With this rundown of an awesome week at camp – and I missed some of the most creative programming of the season thus far, a walk-off hit in a hotly contested softball game, and much more – we miss a great deal of the intentionality and nuance that adds layers of meaning to our work and our impact.

Our program is built on multiple levels.  We aim to support individual campers, cultivate their interests, and help them shine and grow.  We aim to create loving communities where our campers learn to live together, developing pride in their cabin and aidah.  We challenge our campers as individuals and as collectives to be better, to do more.  We do this all within a framework of exuberant joy, helping our campers develop counter-cultural senses of what constitutes fun.  And, when all is said and done, we hope to have produced alumni of Camp Ramah in Wisconsin who are mentsch-ier people, more knowledgeable and more skillful as human beings, as artists/athletes/swimmers/outdoorspeople/carpenters/dancers/singers/musicians, and as Jews.  We hope that they will have the tools to create communities of their own, to maintain and deepen their existing friendships and to develop new ones.

Yom Sport is a day on which our campers play in a co-ed basketball tournament; a silly relay race involving running a lap around camp, solving a Rubik’s cube, setting a table, and more; a boating race to the island; and the climactic lighting of a fire by the team captains that, once the first team has completed the task, evolves into a powerful statement of love and support as each group of captains, in succession, help support the teams who have not yet finished.  Two of the annual camp moments which bring me to tears are the scene of the twenty Nivonim captains huddled around that last fire together, having given up nearly all caring about the final tally, and witnessing the full Nivonim aidah, apparently experiencing the most profound joy, jumping up and down together in the lake in a tradition that is at least twenty years old.  This is what makes us Ramah.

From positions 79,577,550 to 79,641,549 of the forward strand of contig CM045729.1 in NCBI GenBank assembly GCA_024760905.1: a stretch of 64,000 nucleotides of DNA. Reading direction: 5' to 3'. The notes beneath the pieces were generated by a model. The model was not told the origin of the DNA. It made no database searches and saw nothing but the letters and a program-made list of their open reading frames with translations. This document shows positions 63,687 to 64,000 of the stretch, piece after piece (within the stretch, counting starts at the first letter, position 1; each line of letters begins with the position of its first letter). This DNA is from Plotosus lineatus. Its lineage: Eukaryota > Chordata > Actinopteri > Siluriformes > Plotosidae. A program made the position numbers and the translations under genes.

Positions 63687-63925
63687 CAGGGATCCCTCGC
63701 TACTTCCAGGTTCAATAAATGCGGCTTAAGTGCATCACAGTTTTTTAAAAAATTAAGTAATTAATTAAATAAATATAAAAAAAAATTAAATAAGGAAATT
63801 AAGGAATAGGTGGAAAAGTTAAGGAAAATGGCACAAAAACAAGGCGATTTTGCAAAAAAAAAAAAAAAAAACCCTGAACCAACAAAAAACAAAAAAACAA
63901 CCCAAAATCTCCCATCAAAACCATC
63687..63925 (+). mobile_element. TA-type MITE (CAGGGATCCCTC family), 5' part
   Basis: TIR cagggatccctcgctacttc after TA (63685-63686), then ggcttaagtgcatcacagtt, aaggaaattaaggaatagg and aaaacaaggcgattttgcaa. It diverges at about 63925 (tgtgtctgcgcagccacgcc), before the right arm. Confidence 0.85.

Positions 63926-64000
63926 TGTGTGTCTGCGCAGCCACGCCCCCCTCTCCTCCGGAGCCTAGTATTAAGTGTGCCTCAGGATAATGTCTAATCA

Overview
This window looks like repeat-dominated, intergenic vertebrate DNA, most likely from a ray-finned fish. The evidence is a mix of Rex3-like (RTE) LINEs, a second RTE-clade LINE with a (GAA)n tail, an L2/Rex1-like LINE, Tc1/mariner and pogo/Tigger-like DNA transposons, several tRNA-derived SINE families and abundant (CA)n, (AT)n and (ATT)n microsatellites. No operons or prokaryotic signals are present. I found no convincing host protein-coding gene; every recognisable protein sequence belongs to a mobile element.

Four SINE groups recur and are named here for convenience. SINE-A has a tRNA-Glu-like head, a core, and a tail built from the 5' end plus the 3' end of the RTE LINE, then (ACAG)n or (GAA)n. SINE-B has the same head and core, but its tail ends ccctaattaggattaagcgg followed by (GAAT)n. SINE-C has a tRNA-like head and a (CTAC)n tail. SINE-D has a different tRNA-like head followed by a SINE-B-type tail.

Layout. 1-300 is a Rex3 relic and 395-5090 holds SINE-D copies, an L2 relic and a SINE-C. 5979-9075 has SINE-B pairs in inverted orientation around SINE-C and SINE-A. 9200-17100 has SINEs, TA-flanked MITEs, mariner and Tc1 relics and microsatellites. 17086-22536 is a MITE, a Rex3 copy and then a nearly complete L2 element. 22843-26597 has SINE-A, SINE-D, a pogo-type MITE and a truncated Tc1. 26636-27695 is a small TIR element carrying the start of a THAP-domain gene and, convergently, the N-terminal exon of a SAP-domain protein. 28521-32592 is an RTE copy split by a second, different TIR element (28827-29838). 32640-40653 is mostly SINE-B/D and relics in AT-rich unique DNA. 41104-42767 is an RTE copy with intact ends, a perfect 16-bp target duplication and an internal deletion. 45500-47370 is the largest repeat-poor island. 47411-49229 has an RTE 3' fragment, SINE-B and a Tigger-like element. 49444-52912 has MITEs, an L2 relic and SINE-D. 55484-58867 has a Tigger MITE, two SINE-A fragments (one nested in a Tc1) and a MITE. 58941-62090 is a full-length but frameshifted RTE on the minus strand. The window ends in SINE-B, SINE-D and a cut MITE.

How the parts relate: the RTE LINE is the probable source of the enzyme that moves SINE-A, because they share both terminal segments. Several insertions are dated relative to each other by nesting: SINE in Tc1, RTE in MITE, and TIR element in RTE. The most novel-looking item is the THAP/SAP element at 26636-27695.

A few hours later the talent show is a similar expression of who we are as a community, as the standing ovations for acts begin early.  The fearless Garinim campers, a boy and a girl, performing a prop-assisted dance/lip-sync version of Taylor Swift’s “You Belong with Me;” musical performances with instruments and voice of no fewer than three aidot; an awesome Shoafim dance involving four young women from Omaha and two young men who chose a dance elective for the first two weeks of camp; a Tikvah camper and his Machon buddy, in a duet supported by the rest of a Machon cabin, performing the timeless “New York, New York.”  The performances are amazing, moving, often hilarious.  The cheering crowd and the “wow” factor of wondering “how can they do that?” are what makes the evening sublime.  This is what makes us Ramah.